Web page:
Both oxygen (O2) and carbon monoxide have high affinities to molecules that contain iron. However, CO binds about 210 times more effectively with the iron-containing haemoglobin than O2. Since 21% of the air is made up of oxygen, half of the haemoglobin is eventually combined by only 0.1% carbon monoxide in the air. It takes between four and five hours for the level of carboxy-haemoglobin in the blood to decline from the time of the formation of the substance and the time exposure ends (Hess, 2017). The decline is exponential by 50%. As a result of the exponential properties, the adverse effects of the gas can be cumulative. This implies that it is possible for one to be poisoned by the intermittent exposure that the person experienced in the course of the day, including through tobacco smoking (Crocker et al., 2017).

Carboxy-haemoglobin does not have the ability to carry oxygen. Therefore, a level of 50% implies that the blood’s capacity to carry oxygen is minimized by about half (Hess, 2017). As a consequence, an individual’s ability for performing maximum exercises is highly minimized. Once the capacity of the blood to carry oxygen has been reduced, the body compensates for the decline by making cardiac output more abundant. This explains why the heart beats more strongly and more quickly during the first stages of carbon monoxide poisoning (Crocker et al., 2017).

During exposure to carbon monoxide, myoglobin molecules in the muscles are also affected. The affinity of the molecule to CO is 60 times more than that of oxygen. The compensatory mechanism of the body ends up failing and the heart muscle contractility also reduces (Hess, 2017). This may be very fatal when it causes intense tissue hypoxia (Crocker et al., 2017). The hypoxic effect is further compounded by the fact that the presence of carboxy-haemoglobin reduces the oxygen that normal haemoglobin holds. A further reduction in the oxygen in the tissues increases the ability of carbon monoxide to bind with other molecules containing iron, especially the enzymes cytochrome A3 and cytochrome P450. Cigarette smokers have raised levels of carboxy-haemoglobin in their blood since they inhale carbon monoxide through the smoke (Crocker et al., 2017).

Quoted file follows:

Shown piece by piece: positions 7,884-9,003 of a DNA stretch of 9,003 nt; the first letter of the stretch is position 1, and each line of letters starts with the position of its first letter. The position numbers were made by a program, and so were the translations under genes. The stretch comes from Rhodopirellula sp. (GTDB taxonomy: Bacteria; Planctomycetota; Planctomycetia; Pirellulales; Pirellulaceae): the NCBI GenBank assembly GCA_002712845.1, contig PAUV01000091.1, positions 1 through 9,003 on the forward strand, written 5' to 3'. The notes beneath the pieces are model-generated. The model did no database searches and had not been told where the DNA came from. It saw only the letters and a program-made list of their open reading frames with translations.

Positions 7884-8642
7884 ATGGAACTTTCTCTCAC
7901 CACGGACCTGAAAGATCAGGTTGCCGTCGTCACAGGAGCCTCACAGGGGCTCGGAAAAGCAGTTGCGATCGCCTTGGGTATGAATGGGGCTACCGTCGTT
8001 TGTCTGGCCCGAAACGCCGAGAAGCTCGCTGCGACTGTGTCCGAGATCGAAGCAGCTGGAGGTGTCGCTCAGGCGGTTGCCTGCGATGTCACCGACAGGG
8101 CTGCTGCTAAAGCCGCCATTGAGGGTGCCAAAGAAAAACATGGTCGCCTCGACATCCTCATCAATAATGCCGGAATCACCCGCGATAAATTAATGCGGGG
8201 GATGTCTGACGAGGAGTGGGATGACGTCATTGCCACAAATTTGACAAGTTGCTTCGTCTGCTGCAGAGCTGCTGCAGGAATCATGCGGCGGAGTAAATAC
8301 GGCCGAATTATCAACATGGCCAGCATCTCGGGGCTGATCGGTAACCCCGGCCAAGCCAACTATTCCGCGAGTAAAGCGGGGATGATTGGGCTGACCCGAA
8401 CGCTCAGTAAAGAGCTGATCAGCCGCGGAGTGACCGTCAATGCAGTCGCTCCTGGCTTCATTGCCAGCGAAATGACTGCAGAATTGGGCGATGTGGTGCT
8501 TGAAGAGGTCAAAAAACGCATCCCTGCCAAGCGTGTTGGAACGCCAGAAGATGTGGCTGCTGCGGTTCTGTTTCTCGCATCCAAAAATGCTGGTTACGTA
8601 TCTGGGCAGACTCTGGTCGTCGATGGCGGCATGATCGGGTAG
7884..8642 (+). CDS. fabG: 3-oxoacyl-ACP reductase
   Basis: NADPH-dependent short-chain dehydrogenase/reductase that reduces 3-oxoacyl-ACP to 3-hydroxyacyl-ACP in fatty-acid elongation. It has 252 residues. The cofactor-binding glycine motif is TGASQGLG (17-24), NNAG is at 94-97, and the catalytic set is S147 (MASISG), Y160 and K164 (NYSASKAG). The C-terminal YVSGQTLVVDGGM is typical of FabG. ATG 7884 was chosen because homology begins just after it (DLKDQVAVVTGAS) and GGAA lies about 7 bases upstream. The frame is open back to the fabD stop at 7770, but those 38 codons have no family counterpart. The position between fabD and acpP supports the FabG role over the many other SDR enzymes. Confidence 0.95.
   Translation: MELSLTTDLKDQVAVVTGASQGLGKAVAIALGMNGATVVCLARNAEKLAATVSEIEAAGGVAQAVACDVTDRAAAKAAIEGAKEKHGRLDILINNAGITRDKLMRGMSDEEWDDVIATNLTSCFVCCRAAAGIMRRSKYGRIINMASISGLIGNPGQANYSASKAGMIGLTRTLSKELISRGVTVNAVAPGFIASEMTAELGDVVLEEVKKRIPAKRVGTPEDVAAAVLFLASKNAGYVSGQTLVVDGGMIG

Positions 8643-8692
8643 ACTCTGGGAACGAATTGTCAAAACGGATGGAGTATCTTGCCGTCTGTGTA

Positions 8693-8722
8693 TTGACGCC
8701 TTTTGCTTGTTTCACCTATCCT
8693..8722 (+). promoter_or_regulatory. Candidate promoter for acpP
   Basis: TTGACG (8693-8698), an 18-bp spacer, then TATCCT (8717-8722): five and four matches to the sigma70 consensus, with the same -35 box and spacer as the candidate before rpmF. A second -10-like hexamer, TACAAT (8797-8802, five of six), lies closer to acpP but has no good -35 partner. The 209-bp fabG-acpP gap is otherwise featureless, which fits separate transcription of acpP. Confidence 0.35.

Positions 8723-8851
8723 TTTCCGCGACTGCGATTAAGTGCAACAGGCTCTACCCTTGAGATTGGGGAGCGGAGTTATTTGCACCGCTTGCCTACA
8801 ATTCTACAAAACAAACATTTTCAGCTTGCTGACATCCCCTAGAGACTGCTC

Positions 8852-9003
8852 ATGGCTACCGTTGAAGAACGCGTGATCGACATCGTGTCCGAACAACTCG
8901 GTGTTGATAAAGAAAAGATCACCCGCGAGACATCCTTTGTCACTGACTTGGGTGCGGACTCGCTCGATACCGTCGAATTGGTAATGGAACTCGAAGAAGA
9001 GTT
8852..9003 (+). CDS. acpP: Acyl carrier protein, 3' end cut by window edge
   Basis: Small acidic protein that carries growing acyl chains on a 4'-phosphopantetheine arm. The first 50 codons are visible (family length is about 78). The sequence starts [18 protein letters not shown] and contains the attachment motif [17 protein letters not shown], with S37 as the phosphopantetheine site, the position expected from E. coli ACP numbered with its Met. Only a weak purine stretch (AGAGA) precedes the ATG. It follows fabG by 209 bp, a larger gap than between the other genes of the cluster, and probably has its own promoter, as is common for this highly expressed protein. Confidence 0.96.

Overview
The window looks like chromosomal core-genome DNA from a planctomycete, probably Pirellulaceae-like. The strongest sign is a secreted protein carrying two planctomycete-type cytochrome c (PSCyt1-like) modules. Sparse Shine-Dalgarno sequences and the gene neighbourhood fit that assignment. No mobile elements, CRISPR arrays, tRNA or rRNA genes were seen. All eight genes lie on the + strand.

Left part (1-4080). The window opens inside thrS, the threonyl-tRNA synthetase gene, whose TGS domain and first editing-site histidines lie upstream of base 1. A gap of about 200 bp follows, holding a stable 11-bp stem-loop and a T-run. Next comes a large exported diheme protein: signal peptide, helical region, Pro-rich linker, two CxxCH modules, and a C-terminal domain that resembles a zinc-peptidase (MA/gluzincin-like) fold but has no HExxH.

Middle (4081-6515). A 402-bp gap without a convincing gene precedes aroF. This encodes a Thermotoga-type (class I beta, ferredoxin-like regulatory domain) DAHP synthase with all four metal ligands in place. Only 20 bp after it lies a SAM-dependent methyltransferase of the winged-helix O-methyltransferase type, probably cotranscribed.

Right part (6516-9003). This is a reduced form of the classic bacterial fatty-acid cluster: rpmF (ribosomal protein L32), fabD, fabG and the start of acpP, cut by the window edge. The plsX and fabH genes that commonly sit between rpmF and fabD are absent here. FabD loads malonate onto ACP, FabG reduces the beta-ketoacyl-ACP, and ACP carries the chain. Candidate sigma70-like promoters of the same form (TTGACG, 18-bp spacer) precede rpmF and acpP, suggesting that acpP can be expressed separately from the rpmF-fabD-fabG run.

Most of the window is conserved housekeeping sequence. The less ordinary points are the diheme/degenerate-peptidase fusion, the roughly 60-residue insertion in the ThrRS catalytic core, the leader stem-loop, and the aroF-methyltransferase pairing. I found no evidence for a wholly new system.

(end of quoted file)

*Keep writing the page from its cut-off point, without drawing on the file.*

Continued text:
Beneficial Uses of Carbon Monoxide

Carbon monoxide has also been used for some beneficial purposes. Due to its intense affinity for haemoglobin, low concentrations of the gas have been used as markers in the measurement of the lung surface area available for oxygen transfer, and the speed of blood that flows through the lungs. As was discovered by Sjostrand in 1951, CO is also a product of the metabolism of the body. The haem produced by the senescent red blood cells is broken down by the enzyme haem oxygenase to produce bile salts and carbon monoxide. The bile salts are eliminated through liver excretion while the gas released constitutes the blood with a 0.2-1.0% concentration of carboxy-haemoglobin, which is normal (Crocker et al., 2017).
Previously, it was thought that the carbon monoxide that is endogenous is just a by-product (De La Torre et al., 2017). However, Verma later discovered that specific regions in the brain have haem oxygenase (De La Torre et al., 2017). The scholar suggested that the produced CO functions as a neurotransmitter. The enzyme guanylyl cyclase is activated by carbon monoxide, and it in turn regulates the levels of cyclic GMP within the cells. The GMP controls cellular activity. The enzyme haem oxygenase has also been discovered on the walls of blood vessels, where they produce carbon monoxide for the initiation of vasodilation (De La Torre et al., 2017). Scholars have linked endogenous CO with memory, sense of smell, control of levels of hormones in the blood, and cerebellar functions (De La Torre et al., 2017). The gas is also responsible for the development of smooth muscle tone.

Carbon Monoxide Poisoning

The carbon monoxide poisoning symptoms are manifested in relation to the concentration of the gas one has inhaled. Even though the onset of poisoning is slow, the affected person may pass out abruptly. Headache, with or in some cases without nausea is also experienced by most of the victims, which is related to the vasodilation effect of CO (Hess, 2017). After a while, the individual may feel lethargy and drowsiness and feel breathless on exertion may ensue. Due to cardiac hypoxia, one may feel chest pain at any stage. When one is lethargic and drowsy, he/she may not be able to think clearly and attempt to escape since his or her cerebral function is already affected. If not rescued, the individual goes into a coma and then the next thing is death. Victims of carbon poisoning tend to have lips that are unnaturally bright red (Crocker et al., 2017).